The beautifully hand-written note was shyly pushed into my hand. The writer? My friend, Cheng Kong, doctor of traditional Chinese medicine and bagua Master. As well as the acupuncture treatment for my migraines he had suggested taiji. Being nearer sixty than fifty I thought I was maybe too old to learn a new physical activity. Then I remembered I had been in my thirties when started judo and managed a couple of medals and a green belt. So I began with 32 form switching to 24 after moving to a different area. I subsequently acquired a car so was able to travel to classes and workshops, adding 32 and 42 Sword forms, Broadsword and my favourite, Kung Fu Fan. The weekend sessions were usually taken by visiting Chinese masters. I particularly enjoyed learning various forms of Qigong. This resulted in a trip to China arranged by Chinese contacts. I was able to meet up with Dr Kong again, something we thought would never happen.
Physical ‘problems’ have meant all the jumping and kicking has ceased but there is so much that can be employed for overall well-being, especially in the present climate. Remember: ‘You‘re never too old to learn.’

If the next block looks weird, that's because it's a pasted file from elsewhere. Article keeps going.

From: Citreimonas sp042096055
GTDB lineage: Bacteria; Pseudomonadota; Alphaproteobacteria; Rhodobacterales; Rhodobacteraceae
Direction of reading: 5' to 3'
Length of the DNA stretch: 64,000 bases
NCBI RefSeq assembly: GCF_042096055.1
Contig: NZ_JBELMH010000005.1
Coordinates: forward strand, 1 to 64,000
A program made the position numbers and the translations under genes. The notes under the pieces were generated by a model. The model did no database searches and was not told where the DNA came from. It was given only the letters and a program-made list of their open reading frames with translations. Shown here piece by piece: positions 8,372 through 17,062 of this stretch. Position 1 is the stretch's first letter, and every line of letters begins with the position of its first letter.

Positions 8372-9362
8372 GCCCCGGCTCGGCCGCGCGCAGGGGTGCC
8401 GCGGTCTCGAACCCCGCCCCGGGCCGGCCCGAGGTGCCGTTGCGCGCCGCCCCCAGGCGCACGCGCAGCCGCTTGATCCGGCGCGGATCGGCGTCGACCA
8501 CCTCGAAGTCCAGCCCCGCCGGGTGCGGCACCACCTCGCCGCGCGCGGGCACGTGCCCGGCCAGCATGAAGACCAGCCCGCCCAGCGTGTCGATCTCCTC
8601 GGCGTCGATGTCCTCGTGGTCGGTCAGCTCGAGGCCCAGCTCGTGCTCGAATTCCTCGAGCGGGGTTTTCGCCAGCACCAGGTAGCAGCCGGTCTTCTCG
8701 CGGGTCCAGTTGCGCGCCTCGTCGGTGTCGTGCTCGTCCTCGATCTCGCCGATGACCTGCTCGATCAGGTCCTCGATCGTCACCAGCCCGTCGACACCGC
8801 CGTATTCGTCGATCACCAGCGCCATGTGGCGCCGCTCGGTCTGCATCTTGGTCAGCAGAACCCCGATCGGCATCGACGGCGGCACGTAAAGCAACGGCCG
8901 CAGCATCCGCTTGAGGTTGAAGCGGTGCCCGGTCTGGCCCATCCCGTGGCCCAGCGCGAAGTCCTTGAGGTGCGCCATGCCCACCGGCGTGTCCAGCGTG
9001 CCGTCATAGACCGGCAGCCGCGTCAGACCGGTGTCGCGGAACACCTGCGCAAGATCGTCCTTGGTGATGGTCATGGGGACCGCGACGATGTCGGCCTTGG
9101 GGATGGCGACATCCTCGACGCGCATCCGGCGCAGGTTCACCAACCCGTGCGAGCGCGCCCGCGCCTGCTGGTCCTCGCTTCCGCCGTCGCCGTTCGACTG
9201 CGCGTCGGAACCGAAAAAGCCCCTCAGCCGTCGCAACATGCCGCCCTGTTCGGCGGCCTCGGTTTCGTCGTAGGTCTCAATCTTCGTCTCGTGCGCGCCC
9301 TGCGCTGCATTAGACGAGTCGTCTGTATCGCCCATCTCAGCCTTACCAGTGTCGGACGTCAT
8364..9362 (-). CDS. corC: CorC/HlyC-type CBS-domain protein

W.C 200 W/O TITILE
Active – use it or lose it
I’m sure most people, on hearing the word ‘active’ will think of physical activity. Yes, as one grows older one does notice , to a greater or lesser degree, that one does become increasingly less able to do thing or it takes longer. I never could do the splits so I don’t worry too much in the direction. I have noticed that housework, never my strong point, does take longer than it used to. That doesn’t worry me too much either.
What does worry me is the brain activity becoming depleted/slowing down. I probably spend more time on retaining brain activity than physical. Lots of word ‘games’, in British or American English, strategy games (especially backgammon), writing in several genres and lots of research. As a child I was told by my father ‘If you don’t know, ask.’ I still do – ask – sometimes people but more often these days I ask ‘Google’. That begs more questions and more brain activity.